At some point after I’ve purchased I’ll get around to rejoining A4ME and the MEA, (patient organisations) eventually- I’ve not been a member since the mid-1990s. These charitable organisations now include and represent the CFS patient community. Because they needed the CFS funding to survive. There are important reasons to do so whilst the CFS patient community might be denied routes to accurate diagnoses of other conditions while CFS specialist services help them adjust and manage what might be various pain and fatigue-related conditions and that perhaps being supportive for those patients enabling positive health outcomes enough.
There is a discount on Emily’s book available for A4E members, but I’ll take my copy at full purchase price. In memory of Emily and ever grateful for knowing her name, for her guidance, her strengths and wisdoms and very saddened she is now with us only in the words she has gifted for us but ever thankful that by way of her book she will continue to make a difference.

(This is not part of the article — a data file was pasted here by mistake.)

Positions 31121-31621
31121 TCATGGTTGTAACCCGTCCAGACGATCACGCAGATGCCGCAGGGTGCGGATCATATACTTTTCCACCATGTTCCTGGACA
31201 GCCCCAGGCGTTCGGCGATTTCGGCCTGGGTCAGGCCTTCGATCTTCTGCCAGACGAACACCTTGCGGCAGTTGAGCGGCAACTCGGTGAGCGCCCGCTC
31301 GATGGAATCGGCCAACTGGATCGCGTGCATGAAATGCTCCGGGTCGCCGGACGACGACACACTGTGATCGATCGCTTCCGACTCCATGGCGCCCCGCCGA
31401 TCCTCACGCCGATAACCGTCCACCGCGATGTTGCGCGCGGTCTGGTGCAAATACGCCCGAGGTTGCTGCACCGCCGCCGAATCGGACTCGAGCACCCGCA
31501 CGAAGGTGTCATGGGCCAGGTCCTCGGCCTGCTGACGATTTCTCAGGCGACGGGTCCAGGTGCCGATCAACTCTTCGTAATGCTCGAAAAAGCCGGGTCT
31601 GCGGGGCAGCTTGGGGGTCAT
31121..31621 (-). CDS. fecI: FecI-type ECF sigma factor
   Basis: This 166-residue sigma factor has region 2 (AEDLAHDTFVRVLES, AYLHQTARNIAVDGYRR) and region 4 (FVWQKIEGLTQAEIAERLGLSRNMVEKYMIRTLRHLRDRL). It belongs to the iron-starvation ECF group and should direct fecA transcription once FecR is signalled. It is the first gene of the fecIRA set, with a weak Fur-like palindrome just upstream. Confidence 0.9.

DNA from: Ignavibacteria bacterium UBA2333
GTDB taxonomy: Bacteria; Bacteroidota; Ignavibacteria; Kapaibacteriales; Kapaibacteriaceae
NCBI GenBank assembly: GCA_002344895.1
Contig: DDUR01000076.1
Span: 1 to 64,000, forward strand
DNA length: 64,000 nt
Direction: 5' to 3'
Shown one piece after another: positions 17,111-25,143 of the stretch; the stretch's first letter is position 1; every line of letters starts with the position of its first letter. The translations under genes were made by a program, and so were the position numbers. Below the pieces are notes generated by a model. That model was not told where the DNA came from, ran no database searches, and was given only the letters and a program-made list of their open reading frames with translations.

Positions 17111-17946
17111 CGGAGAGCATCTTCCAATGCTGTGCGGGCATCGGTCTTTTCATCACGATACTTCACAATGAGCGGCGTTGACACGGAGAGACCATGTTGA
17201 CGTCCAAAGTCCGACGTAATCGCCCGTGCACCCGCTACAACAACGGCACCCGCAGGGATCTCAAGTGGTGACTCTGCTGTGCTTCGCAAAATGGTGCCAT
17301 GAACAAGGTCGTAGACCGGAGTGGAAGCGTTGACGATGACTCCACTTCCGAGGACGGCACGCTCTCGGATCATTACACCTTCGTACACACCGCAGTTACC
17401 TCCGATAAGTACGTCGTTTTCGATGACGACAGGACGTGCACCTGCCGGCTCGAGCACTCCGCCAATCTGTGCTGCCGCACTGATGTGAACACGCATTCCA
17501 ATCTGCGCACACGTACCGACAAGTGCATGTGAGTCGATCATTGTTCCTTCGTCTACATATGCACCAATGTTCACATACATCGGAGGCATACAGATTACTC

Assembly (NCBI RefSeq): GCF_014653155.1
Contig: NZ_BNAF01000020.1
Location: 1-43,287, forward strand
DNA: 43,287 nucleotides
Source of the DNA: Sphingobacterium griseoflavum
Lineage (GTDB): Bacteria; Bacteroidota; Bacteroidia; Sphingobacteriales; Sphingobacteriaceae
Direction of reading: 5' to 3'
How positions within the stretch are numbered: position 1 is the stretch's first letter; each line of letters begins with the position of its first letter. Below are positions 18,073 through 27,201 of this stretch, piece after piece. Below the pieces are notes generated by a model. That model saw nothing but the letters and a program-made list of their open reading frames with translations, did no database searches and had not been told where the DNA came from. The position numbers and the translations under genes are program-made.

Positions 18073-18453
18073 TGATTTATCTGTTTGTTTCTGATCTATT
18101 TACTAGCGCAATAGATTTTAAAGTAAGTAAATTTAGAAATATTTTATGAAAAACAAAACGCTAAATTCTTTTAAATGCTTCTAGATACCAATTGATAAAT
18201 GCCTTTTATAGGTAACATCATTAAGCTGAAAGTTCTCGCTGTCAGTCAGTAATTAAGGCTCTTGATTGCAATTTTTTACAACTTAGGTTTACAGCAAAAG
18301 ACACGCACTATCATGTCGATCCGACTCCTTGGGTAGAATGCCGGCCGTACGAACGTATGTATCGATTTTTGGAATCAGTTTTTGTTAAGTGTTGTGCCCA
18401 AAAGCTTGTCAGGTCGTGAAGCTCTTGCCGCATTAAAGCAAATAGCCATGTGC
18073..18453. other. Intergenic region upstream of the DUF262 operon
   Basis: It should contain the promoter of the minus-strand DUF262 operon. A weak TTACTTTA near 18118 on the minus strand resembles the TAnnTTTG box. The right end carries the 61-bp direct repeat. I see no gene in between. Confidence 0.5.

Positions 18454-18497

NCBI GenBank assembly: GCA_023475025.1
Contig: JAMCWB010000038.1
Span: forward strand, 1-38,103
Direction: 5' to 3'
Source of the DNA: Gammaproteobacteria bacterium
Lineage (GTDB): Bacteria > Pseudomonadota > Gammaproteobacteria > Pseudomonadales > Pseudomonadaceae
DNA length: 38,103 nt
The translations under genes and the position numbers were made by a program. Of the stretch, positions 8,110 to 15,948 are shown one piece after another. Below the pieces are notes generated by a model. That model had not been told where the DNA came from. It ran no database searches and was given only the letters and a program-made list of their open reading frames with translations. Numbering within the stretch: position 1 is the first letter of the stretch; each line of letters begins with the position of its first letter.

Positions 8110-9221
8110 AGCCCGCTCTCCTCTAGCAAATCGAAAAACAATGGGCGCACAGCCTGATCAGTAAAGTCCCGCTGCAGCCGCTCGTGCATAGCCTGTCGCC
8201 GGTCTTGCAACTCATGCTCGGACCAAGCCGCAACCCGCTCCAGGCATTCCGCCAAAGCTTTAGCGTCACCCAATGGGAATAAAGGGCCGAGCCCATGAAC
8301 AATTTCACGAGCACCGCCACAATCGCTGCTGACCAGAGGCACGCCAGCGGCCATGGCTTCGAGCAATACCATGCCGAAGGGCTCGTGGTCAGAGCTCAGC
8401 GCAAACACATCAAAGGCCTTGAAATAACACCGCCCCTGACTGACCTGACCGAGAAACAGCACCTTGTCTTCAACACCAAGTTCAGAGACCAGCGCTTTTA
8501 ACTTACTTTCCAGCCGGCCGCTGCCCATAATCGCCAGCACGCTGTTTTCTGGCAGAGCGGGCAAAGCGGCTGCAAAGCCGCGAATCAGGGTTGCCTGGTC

I’m sharing the book’s link at Action for M.E.
It might be a good guide for both people with M.E. and people concerned to learn about coping with care needs either for M.E. specifically or generally, for people with other conditions and aging issues etc. There’s very good information on this link to the book to help you decide if it’s appropriate for you or not. It appears one we all might need eventually if we hope to preserve any little independence.
Thank you Emily. Thank you A4ME & all others making a difference, or at least trying. Thank you too, for reading and thank you to those who understand and to those who try to understand.